DESIGN Series – Uniqueness and Beauty in a Lesson Plan

Teachers are generally so overwhelmed by the load of information they have to deal with, be it pedagogical or bureaucratic, papers, tests, lesson planning that we tend just to go with the flow using the repertoire we already have to make things more time-efficient. In this bulldozing routine, common place is what our lessons become. And, in many cases, boredom is what we get.

Color coded bookcase

With very small shifts, we can re-energize our classroom. Maybe the kind of examples we use in class might work, or the kind of activities we ask students to perform can be effective. However,  a more ambitious, but rewarding change that focuses on uniqueness and design, can do wonders. How about going beyond Youtube low-quality videos and clipart and finding multimedia that inspires, instigates, that asks for action, resources that are appealing, daring? Yes, we can be designers of change that bring a bit of delight to our learning environment.

Daniel Pink, in his “A Whole New Mind” says, “We may not all be Dali or Degas. But today we must all be designers”. We can be inspired and inspire our learners to appreciate their surrounding and to add uniqueness to their own ways of thinking and acting. This might be an ambitious dead, but, bit by bit, we can make a difference. Daniel Pink goes on saying that “good design offers us a chance to bring pleasure, meaning and beauty to our lives. But most important, cultivating a design sensibility can make our small planet a better place for us all”.

Let me just give you a very simple practical example. In every school book, there’s a topic related to cities or the place we live, right? Think of the last time you taught this lesson. How did you teach it? What resources did you use?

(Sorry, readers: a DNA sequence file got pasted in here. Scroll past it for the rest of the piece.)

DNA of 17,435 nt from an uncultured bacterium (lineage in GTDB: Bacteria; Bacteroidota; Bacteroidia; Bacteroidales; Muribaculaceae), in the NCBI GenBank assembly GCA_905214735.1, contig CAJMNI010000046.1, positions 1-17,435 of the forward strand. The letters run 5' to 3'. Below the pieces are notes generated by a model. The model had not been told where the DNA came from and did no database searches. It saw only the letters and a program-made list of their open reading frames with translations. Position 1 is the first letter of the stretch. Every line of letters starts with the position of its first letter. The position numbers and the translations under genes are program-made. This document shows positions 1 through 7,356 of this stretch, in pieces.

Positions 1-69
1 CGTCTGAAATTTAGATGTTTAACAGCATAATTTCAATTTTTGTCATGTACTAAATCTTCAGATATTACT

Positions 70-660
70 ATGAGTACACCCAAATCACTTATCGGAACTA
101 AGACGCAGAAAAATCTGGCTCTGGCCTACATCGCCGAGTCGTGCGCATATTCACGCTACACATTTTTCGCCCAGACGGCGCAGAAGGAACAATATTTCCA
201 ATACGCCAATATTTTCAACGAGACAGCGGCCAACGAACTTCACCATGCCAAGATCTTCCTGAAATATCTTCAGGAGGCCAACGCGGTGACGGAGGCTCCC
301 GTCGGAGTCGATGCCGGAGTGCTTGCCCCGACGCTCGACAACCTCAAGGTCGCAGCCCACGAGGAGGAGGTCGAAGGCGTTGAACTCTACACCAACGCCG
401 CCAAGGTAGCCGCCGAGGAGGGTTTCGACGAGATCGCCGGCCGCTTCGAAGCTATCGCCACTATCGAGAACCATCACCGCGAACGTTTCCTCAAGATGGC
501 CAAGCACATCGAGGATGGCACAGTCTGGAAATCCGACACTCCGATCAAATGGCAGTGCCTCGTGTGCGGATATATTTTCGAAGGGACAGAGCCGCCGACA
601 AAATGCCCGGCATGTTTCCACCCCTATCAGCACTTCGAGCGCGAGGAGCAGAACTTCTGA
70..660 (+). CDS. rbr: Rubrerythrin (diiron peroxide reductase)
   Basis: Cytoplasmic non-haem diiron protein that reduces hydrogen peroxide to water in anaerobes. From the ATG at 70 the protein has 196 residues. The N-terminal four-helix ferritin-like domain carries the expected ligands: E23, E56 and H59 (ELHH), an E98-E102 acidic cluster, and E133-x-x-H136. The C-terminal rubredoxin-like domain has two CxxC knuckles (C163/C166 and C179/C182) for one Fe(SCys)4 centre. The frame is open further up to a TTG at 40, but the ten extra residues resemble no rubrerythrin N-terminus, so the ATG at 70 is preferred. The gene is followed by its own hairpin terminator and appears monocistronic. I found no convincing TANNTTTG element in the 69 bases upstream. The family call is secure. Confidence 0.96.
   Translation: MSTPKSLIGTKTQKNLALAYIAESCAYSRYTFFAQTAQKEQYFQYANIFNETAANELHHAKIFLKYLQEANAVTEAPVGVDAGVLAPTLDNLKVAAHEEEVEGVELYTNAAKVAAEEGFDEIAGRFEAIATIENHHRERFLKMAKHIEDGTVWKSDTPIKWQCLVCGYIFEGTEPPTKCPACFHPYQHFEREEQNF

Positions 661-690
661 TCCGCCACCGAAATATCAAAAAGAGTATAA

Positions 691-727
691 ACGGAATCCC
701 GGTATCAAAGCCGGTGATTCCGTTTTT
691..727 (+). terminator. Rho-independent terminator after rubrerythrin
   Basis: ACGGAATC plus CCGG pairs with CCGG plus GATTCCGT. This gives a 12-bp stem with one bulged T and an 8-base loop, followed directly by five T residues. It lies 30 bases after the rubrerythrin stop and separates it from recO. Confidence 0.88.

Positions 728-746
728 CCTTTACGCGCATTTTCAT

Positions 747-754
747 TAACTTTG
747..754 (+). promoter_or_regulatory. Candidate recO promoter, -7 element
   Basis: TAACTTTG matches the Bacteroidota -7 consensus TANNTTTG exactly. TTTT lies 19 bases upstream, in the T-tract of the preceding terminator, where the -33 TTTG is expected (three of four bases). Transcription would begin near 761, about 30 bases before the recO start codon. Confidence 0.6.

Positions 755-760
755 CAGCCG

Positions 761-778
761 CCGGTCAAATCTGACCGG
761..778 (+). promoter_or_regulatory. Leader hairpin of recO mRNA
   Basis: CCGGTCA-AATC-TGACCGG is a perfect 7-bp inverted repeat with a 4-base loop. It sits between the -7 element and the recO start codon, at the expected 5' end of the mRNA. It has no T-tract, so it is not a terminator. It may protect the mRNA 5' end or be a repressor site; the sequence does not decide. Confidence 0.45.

Here’s one beautifully-produced short Brazilian video that can be used in the classroom to discuss the topic:

From there, some pedagogical ideas:

  • Explore the concept of uniqueness in your city. What makes xxxxx unique?
  • How can you make the ugly beautiful?
  • Urban sprawl: You are the mayor of a big city. Traffic is chaotic, peoplre are stressed out. You don’t have many resources, but there is a group of artists willing to change the lives of its inhabitants. What could they do to help you make life in the city more enjoyable?
  • Use other city shorts videos and ask students to compare cities, to decide where they would live if they had the chance, for example. (Rotterdam, New York , Berlin, Istanbul, Seoul)
Remember: design in our lesson plans is two-fold (1) thinking of activities that are pedagogically-sound and follow a logical, contextualized sequence (2) finding resources that are visually-appealing and enhance meaningful interactions in the classroom.
We tend to focus on the first aspect, but forget how important it is for the eyes and the mind to enhance critical thinking, joy and change in the learning process.

Follow up:
Students check some multicultural projects http://multiculturaluniqueness.pbworks.com to get inspiration to produce their own digital artifact to answer the question: “What makes (their city) unique?”

“It’s not true that what is useful is beautiful. It is what is beautiful that is useful. Beauty can improve people’s way of life and thinking.” 
Anna Castelli Ferrieri, furniture designer

One Comment

  1. Justine Arena February 27, 2011 at 12:41 #

    Inspiring, instigating, beautiful… Thanks for always sharing these wonderful ideas.

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